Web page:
Technology

Ghosh Yoga College Claims Copyright Infringement Over Netflix Documentary On Bikram Choudhury

While the volume isn’t enormous, I would still say that there are entirely too many Techdirt posts on the topic of yoga. Most of those center around yoga instructors somehow thinking that a specific progression of yoga poses is somehow deserving of copyright protection or patents. The whole thing feels antithetical to yoga practices to begin with, which are at least in part about bringing a calm spiritual experience into a healthy living style. Paywalling that is an odd choice.

But it gets all the more strange when a yoga organization somehow thinks that a documentary using footage to tell its story runs afoul of copyright law. That is what’s happening in a public war of words between Netflix and Ghosh’s Yoga College, where Bikram Choudhury studied early in his career. The documentary is entitled Bikram: Yogi, Guru, Predator, and it details the story of Choudhury and accusations from those in his classes that he’d used racist invective and has been sexually inappropriate towards them. Where Ghosh’s Yoga College comes in, however, is to complain publicly that the film used video of Choudhury practicing at its facilities.

Ghosh’s Yoga College, based in Kolkata, is claiming video footage and photographs used in the film is actually theirs, and want its immediate removal, according to the report.  In the film, early footage of Choudhury learning yoga at the school is aired as he attended the site and built his craft.

“For the past four years, I have worked hand in hand with Ghosh’s Yoga College as one of only three people who have permission to use family specific photos and material to preserve the legacy of Bishnu Charan Ghosh,” Ida Jo, ambassador for Ghosh’s Yoga College, told Metro in an interview. “They trust me to represent them around the world.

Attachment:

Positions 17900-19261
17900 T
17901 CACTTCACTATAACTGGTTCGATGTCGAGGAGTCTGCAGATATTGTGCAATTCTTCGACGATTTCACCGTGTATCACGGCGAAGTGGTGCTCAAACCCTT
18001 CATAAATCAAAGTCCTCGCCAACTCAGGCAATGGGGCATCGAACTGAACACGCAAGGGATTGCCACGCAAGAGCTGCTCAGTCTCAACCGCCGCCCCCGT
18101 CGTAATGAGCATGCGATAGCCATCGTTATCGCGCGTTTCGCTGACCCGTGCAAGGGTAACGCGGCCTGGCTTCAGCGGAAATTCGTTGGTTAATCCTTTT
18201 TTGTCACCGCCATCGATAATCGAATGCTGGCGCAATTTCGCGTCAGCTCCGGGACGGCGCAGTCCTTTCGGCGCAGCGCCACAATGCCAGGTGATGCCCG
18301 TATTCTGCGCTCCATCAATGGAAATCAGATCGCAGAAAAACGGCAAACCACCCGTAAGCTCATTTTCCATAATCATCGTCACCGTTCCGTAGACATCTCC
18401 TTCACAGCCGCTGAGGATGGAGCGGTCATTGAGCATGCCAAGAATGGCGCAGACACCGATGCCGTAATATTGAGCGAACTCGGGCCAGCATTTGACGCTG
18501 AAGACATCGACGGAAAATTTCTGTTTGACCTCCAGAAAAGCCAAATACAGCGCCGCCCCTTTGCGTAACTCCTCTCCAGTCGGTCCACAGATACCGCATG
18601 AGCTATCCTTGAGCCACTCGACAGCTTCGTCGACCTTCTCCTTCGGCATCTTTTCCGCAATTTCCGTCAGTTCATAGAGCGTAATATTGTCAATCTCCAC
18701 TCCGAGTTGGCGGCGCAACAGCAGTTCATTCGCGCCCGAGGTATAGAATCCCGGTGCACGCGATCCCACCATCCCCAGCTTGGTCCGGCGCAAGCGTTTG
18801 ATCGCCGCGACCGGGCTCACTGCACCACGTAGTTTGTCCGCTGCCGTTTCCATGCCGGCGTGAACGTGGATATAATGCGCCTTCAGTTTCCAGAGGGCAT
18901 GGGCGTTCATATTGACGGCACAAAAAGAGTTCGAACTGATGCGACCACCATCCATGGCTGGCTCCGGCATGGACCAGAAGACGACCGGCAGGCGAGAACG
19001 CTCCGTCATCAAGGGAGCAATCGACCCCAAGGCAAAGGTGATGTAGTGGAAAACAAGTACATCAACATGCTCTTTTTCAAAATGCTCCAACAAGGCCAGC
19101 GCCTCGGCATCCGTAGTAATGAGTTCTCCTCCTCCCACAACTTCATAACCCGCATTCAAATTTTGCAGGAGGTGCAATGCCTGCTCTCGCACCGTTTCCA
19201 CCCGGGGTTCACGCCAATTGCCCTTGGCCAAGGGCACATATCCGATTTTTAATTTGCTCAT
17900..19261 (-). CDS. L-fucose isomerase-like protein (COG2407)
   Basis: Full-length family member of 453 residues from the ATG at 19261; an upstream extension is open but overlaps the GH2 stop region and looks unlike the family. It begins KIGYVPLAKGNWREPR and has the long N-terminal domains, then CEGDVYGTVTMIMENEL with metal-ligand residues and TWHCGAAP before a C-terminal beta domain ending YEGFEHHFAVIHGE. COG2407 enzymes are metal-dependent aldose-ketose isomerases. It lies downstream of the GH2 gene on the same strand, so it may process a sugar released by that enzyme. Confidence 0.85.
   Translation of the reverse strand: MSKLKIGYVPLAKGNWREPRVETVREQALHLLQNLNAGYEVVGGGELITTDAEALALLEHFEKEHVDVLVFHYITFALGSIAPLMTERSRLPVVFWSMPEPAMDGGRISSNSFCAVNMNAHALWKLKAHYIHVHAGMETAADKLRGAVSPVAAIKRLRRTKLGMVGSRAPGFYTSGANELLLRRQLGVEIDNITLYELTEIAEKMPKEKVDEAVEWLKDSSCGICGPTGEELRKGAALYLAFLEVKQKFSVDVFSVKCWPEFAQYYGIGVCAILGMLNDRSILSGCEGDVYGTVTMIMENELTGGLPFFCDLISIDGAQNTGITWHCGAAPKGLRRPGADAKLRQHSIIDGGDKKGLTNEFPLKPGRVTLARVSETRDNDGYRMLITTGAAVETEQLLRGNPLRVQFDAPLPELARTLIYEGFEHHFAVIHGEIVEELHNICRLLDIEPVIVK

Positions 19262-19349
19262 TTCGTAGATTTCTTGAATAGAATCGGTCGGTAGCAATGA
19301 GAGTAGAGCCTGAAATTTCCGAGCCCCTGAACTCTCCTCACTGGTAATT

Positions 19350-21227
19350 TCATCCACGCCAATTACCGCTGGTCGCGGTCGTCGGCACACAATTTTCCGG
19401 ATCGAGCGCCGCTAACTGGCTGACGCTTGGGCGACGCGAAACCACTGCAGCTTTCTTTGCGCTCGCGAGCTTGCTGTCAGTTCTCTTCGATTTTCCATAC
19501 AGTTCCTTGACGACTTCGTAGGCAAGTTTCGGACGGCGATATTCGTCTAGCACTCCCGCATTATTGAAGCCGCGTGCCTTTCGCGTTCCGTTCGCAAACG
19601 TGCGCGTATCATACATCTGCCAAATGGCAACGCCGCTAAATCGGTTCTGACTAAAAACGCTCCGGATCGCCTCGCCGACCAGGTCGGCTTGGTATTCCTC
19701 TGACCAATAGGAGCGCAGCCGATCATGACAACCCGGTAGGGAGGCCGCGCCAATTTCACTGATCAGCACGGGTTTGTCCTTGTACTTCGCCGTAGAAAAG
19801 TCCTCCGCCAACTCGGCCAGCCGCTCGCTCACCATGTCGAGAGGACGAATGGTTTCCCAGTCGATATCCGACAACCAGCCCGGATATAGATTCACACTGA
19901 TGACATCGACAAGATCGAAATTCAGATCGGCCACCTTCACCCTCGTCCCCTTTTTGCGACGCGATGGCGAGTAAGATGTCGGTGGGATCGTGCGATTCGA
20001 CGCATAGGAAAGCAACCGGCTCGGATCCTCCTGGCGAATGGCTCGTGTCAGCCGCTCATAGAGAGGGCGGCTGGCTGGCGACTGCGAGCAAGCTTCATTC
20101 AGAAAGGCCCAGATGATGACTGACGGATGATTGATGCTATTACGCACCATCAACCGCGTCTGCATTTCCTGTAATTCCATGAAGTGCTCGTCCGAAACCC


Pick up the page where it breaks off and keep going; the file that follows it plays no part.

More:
“When the production team reached out to me to get photos and materials for their new film about Bikram Choudhury, I relayed this information to the Ghosh family,” she added. “They said they had no interest in being involved. I told the filmmakers ‘No.’ Despite explicitly telling the producers they would need permission to use materials owned by Ghosh’s Yoga College, including photos and the contents of Yoga Cure, they used them anyway.”

Perhaps we need to invent a “fair use” yoga pose. I’m not sure what that would look like, but I’d certainly expect to see Netflix strike such a pose if any legal action is initiated here. The college can claim protection on these images all it likes, but Netflix would surely have a strong Fair Use case if it got to court. Bikram Choudhury is undoubtedly a public and controversial figure. Suggesting that historical footage of such a person could be walled off through a permission structure, particularly given that footage’s relevance to the documentary material, would be crazy.

The public comments from Jo thus far read like a copyright dispute, but any such dispute would run squarely into fair use. More likely, the college probably would prefer its name not be associated in the film with the controversial Choudhury and is flailing around trying to figure out a way to keep that from occurring.

Unfortunately, that’s not how copyright law in America works.

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